0

I mainly want my else statement to work, but it's not working.

int main(int argc, string argv[])
{


if (argc != 2)
{
    printf("Usage: ./caesar key\n"); 
}

else if (argc == 2)

{
    for (int i = 0; i < strlen(argv[1]); i++)
    {

        if (isdigit(argv[1][i]) == 0)
        {
            printf("Usage: ./caesar key\n");
        }

    }

else 
{
    printf("Sucess\n");
}

}



}
2
  • The else if block is missing a closing } May 13 '20 at 15:21
  • It's there, just in the wrong place.
    – Cliff B
    May 13 '20 at 18:16
1

First of all, this is why it's important to get the indentation aligned correctly so you can see what goes with what. Here's the corrected indentation.

int main(int argc, string argv[])
{
    if (argc != 2)
    {
        printf("Usage: ./caesar key\n"); 
    }
    else if (argc == 2)
    {
        for (int i = 0; i < strlen(argv[1]); i++)
        {
            if (isdigit(argv[1][i]) == 0)
            {
                printf("Usage: ./caesar key\n");
            }
        }
        else 
        {
        printf("Sucess\n");
        }
    }  // else clause should follow this line

}

The problem is that the else statement is not paired to any if or else if statement, because of the layout of the curly braces. You would need to move the else or a curly brace to get it properly paired. If you were to move the else clause below the curly brace that I marked, it would work.

Having said that, this whole setup is not a best practice. Here's why. First of all, there should be return statements following each printf (error message). Once that's done, all of the elseif and else statements become unnecessary.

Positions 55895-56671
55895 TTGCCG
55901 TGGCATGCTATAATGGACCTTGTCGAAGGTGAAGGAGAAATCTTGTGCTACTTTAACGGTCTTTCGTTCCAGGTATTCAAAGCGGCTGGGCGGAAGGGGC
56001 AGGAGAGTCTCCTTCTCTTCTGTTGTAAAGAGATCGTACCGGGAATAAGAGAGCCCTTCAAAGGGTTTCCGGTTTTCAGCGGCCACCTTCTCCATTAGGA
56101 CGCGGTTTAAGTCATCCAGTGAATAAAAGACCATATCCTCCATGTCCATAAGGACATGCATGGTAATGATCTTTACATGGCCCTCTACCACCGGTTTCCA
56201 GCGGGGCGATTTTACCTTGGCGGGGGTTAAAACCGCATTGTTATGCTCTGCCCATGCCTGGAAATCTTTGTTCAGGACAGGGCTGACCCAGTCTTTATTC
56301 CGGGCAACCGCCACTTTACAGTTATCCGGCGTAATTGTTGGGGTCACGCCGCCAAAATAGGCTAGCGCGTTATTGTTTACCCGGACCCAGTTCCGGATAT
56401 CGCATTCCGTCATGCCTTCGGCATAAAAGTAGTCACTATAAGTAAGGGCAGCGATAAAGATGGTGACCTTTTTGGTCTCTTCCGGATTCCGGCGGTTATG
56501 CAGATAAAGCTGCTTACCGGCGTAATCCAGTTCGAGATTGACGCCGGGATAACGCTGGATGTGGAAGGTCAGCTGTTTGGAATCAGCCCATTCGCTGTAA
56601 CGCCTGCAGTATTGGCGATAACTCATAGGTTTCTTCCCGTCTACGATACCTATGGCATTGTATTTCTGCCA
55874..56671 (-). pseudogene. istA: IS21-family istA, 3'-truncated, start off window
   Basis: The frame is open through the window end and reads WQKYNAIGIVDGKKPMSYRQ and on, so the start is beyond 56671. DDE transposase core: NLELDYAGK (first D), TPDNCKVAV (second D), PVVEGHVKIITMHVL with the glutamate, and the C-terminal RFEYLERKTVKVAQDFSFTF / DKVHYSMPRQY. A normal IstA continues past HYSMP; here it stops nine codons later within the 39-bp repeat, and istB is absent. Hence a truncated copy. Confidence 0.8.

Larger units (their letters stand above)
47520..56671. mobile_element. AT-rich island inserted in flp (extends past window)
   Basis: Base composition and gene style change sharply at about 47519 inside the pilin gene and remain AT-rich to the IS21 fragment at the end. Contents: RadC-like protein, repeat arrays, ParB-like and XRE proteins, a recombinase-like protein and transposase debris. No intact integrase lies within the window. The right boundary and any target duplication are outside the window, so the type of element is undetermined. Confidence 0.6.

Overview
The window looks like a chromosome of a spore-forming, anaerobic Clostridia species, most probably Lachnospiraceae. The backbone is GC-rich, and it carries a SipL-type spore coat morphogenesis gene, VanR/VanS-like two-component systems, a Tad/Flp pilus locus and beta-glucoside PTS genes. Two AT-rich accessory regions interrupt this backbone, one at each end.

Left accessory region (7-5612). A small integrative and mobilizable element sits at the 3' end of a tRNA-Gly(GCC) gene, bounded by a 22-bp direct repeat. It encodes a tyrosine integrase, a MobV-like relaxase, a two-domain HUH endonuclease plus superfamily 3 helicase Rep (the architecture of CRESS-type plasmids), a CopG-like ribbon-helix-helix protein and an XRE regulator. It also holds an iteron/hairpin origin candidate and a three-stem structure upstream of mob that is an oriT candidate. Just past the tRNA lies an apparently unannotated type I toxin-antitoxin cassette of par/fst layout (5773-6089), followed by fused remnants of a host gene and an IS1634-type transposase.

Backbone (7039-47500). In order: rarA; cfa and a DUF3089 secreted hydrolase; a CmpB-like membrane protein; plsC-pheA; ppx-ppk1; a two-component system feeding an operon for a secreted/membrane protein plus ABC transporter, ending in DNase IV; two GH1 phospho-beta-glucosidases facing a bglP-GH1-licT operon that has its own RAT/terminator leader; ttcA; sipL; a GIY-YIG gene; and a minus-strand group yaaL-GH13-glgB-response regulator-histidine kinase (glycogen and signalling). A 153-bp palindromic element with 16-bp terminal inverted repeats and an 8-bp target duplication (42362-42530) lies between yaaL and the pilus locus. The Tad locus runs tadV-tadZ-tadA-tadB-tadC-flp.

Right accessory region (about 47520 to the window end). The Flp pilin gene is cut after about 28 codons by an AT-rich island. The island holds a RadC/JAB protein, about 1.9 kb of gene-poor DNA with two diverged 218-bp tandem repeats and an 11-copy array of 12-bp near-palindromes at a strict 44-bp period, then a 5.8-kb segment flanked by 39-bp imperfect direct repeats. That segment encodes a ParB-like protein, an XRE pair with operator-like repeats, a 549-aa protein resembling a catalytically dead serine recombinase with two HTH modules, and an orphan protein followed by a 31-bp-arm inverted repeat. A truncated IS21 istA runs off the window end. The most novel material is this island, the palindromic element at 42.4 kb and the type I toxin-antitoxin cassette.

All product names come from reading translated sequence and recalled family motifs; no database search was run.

The idea is NOT to surround the entire code that follows (which is where you're heading, and a common error by new programmers.) The reason not to do so is that it leads to confusion when the code is inevitably modified later. Someone, or even you, may not be familiar with the code and could miss that there's a closing curly brace at the end of the program that's connected to an else near the beginning.

Instead, the best practice is to do the tests for correct input, but contain those tests in a few lines of code, with no dependencies later. To explain with an example, you'd want to do this:

if (argc != 2)
{
    printf("Usage: ./caesar key\n"); 
    return 1;
}

for (int i = 0; i < strlen(argv[1]); i++)
{
    if (isdigit(argv[1][i]) == 0)
    {
        printf("Usage: ./caesar key\n");
        return 2;
    }
}

printf("Sucess\n"); 
// the rest of the code can follow with no dependence on the earlier tests,
// and no closing curly brace at the end. The code above is decoupled from all that follows.

If you study this code, you'll note a couple things. Each time something is encountered that results in printing an error message, it's followed by a return that terminates the program immediately. Because of the return statements, the code that follows will never run if the prior error is detected. That eliminates the need for an else or if else construct. It also decouples the following code from the test conditions.

If this answers your question, please click on the check mark to accept. Let's keep up on forum maintenance. ;-)

4
  • So yes the second code you posted is the right thing, I knew that already. But it still annoyed me that my else statement was not working. After all the logic was correct. For your first answer I'll retry it, but I submitted the code yesterday.
    – Dave
    May 14 '20 at 21:47
  • Once you fix your code, you're allowed to resubmit. submit50 will take the highest score. Suggest you run the source code through style50 first though.
    – Cliff B
    May 14 '20 at 21:50
  • I did the proper code yesterday, without the else clause. Wish I could post it. Ran it through style50 and check50 gave me 100.
    – Dave
    May 14 '20 at 21:56
  • because of the positioning of all the curly braces, there's no if statement for the else clause to pair with. If you really want an explanation, send me a direct message over on Stack Exchange and I'll discuss it in private.
    – Cliff B
    May 14 '20 at 22:02
0

Is the position of "else" correct?

if {} else if{ for{ if{} } else { } } ?

Respectively, the "else"-statement is expecting a corresponding "if", I guess

0

what your third else is opposed to?

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